Network operator Vodafone is launching a multi-country initiative called 'LGBT+ and Friends Connect', aimed at hiring and supporting LGBTQ people in their first jobs and providing training for managers, off the back of a survey that showed over half of young LGBTQ people are not open about their sexual orientation or gender identity at work over worries about discrimination.
The research, commissioned by Vodafone and carried out by research firm Out Now, surveyed over 3,000 LGBTQ young people acorss 15 countries in multiple agencies, and found that 31 per cent admitted to going 'back into the closet' when they started their first job.
60 per cent of respondents were worried that colleagues would react negatively, while 42 per cent feature their career prospects would suffer by being openly LGBTQ at work. 33 per cent thought they were less likely to get promoted, while 28 per cent said that not being able to be open about their life had negative repercussions on their productivity at work.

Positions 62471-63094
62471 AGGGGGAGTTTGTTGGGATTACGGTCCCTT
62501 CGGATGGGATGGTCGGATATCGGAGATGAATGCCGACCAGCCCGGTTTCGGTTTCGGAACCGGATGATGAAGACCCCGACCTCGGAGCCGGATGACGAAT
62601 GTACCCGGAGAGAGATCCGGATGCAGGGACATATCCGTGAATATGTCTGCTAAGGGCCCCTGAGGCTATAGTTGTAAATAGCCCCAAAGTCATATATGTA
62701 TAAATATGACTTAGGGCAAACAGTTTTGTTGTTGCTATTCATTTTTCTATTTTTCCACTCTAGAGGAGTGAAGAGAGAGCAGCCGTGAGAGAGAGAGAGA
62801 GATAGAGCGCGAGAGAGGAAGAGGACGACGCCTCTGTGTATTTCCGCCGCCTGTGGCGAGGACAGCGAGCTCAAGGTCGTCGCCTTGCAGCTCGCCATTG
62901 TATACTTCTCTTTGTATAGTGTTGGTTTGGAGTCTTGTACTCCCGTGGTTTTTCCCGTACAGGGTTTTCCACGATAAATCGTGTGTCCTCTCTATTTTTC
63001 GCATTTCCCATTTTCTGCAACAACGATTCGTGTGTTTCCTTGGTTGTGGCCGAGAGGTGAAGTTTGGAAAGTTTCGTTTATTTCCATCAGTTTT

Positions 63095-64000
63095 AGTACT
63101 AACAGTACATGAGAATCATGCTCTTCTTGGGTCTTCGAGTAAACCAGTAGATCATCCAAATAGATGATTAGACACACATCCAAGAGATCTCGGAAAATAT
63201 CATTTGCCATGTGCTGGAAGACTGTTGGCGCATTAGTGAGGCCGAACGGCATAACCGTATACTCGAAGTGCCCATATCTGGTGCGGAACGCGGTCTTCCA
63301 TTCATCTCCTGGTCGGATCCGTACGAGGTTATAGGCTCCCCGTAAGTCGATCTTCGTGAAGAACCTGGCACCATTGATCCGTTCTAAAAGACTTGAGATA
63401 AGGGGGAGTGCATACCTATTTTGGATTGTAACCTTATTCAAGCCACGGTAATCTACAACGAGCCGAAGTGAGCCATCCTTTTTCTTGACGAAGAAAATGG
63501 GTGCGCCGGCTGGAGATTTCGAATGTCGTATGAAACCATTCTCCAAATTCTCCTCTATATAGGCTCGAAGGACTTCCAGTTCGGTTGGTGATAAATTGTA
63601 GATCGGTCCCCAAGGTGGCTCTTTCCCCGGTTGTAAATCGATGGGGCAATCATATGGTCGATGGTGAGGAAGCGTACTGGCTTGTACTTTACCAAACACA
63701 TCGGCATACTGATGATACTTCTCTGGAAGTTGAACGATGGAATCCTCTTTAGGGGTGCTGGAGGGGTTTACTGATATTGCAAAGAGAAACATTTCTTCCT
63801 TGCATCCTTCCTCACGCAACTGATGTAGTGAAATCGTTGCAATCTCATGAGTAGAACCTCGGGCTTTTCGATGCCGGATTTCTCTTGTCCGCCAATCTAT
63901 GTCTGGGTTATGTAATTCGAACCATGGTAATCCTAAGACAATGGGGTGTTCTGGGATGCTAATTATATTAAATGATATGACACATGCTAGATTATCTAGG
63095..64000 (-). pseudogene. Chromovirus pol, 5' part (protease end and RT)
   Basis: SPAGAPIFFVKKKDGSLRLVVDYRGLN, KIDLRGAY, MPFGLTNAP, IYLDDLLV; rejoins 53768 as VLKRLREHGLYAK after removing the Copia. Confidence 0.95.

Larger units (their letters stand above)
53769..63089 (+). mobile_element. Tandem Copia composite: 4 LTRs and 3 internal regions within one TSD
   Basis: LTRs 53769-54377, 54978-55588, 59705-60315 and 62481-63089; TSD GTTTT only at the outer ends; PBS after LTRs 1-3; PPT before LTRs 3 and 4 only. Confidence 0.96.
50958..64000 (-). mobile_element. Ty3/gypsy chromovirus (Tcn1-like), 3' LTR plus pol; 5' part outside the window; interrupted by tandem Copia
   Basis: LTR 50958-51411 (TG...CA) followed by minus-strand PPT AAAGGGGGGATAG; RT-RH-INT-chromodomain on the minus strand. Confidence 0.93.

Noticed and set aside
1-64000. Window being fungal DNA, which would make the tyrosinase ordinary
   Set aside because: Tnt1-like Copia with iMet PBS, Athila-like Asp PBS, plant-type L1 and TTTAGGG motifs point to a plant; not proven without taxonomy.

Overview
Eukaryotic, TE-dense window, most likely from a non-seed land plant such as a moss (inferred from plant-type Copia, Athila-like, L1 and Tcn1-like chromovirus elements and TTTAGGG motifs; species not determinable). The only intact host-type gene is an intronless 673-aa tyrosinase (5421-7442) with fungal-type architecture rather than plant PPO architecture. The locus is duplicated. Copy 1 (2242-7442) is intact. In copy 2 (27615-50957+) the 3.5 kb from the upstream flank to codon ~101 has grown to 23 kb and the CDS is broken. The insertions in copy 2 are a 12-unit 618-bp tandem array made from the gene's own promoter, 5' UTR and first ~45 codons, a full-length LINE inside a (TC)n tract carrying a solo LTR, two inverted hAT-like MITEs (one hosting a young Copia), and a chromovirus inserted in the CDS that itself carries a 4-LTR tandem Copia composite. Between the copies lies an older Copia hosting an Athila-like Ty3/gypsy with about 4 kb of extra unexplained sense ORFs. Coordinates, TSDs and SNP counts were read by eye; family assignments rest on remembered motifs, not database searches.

When looking at respondents' first jobs, 51 per cent said they were 'not out at all' to their direct manager and 37 per cent said they were not out to colleagues. However, those figures fell to 13 per cent and eight per cent respectively in their current jobs, highlighting the need for more support when young people first start work.
The new initiative will feature LGBTQ inclusive messaging on Vodafone job adverts and career channels, a global 'buddying' programme for LGBTQ graduates, and a refreshed Code of Conduct that covers LGBTQ inclusivity issues. Graduate, induction and leadership training programmes will be used to support, retain and help attract LGBTQ employees, with a toolkit designed for managers to create an LGBTQ inclusive workplace, as well as interactive learnign programme designed for ally accreditation.
"I am saddened that so many young LGBT+ people feel they still have to hide their states in the workplace," said Vittorio Colao, chief executive of Vodafone Group. "We are committed to creating a culture at Vodafone that embraces everyone for who they are, inclusive of sexual orientation and gender identity.
"Training for employees at all levels and visible signs of support through programmes like ours can make a real difference, and help to attract and retain a talented, diverse and productive workforce. The programme offers specific support for people starting their first job, which our research shows can be a particularly challenging experience for young LGBT+ people."